After a crazy night of hip hop and horror movies with the girls, we are all a little fragile here at the Heights today. We stayed up until 3am listening to music, chatting and my sister taught Kit Kat Kate and my friend Lainee some moves on the dancefloor (aka my living room carpet), while I sat to one side and gave critique. That's what friends are for.
By the time we crawled into our beds, my neighbour was banging on the wall shouting at us to stop singing Nelly Furtado - well, he just wanted us to stop singing, I doubt he'd know his Nelly from his Nelbow, to be honest. And of course, we were so over-excited on fizzy pop and hip-pop (see what I did etc) to care. A great night.
This morning we ate chocolate muffins and ice cream for breakfast and lounged around on the couch watching Sunday morning tv; now I remember the great side of being 14. It wasn't all just angst, hormones and constantly growing wobbly flesh, the best things about being a teenager (even at 30, in the rare moments you're lucky enough to recapture the zeitgeist of those years) are the endless conversations about who is the best looking guy in the movie you're watching, spending four hours learning a dance routine, and finding yourself and your friends a source of endless laughter. A big thanks to my sister for reminding me how to just 'hang out.'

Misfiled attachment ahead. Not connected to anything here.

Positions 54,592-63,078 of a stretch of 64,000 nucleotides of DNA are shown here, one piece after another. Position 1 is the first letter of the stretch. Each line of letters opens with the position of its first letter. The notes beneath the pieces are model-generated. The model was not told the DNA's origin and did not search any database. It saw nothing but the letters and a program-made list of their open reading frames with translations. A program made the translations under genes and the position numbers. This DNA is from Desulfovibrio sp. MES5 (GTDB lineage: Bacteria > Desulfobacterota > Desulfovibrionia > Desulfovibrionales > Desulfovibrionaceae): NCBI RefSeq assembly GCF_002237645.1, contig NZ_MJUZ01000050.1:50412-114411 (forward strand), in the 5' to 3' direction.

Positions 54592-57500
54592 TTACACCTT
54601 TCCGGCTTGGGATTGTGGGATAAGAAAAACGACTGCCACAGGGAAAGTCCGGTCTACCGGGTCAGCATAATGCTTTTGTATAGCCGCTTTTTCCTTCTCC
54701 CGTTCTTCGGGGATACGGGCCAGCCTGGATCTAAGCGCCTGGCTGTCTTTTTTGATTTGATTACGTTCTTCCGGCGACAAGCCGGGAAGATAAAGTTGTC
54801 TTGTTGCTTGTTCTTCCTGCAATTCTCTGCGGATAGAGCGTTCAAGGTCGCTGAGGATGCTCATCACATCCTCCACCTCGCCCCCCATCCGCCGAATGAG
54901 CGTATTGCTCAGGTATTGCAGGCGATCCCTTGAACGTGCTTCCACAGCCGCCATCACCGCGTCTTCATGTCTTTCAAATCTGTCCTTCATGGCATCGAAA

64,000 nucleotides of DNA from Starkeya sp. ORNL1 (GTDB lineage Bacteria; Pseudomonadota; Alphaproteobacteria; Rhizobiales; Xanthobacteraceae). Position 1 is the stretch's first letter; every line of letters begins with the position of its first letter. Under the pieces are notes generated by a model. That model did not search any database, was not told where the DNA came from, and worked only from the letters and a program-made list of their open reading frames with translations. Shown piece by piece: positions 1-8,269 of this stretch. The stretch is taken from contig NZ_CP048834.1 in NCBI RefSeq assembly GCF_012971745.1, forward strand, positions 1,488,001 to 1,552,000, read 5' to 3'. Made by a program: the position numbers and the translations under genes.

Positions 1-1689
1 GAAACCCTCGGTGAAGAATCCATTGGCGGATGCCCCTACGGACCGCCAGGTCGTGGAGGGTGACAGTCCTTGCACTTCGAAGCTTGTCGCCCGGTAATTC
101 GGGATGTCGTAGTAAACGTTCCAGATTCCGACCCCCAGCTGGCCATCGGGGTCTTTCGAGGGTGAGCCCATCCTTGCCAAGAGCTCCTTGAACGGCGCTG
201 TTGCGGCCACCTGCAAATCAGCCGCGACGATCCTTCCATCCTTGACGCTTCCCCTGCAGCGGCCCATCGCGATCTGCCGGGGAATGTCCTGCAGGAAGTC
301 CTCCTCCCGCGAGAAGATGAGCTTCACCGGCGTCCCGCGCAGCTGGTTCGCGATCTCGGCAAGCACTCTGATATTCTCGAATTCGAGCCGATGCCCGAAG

My sister introduced me to OK Go this morning, and if you have not heard of their infamous and genius treadmill video by now, you really need to. Check it out at YouTube here: http://www.youtube.com/watch?v=GkHqBqyHDok
I especially liked another video of the band's called: A Million Ways to Be Cool, and it's the one I've chosen to upload here:
In exchange for OK go, I traded my sister the Dormitory Boys, the two Chinese guys who mime to contemporary pop classics. I think we both went away happy.
I'm keen to see the soon-to-be-released Diane Arbus biopic, starring Nicole Kidman. Arbus was a photographer, who had a fascination with people who experienced life as outcasts and outsiders, and is most known for these pictures of, for example: dwarves, giants, and prostitutes. I don't know much about her work, although I do vaguely remember her receiving the sharp end of Germaine Greer's criticism a while ago, when she described her as a voyeur.
My first Oracle searches yielded the following quotes, though, which I found intriguing:
"Most people go through life dreading they'll have a traumatic experience. Freaks were born with their trauma. They've already passed their test in life. They're aristocrats."
"A photograph is a secret about a secret. The more it tells you the less you know."
"What I'm trying to describe is that it's impossible to get out of your skin into somebody else's.... That somebody else's tragedy is not the same as your own."
"My favourite thing is to go where I have never gone."
The images I've seen of Arbus' have a haunting quality; the portrait of Jayne Mansfield and her daughter struck me as stunning, a compelling image that evokes a strong response in the viewer. I wonder if Greer called Arbus a voyeur because she makes the viewer feel like a voyeur herself. I would love to see an exhibition of hers and I'll be searching the library catalogue for a biography as soon as my ticket has any space on it again.
Today's Beautiful Things
1. Glastonberry Ben & Jerry's. Oh God, yes.
2. My Bust e-newsletter - where I discovered Diane Arbus
3. Zach Graff. Always beautiful, not really a Thing.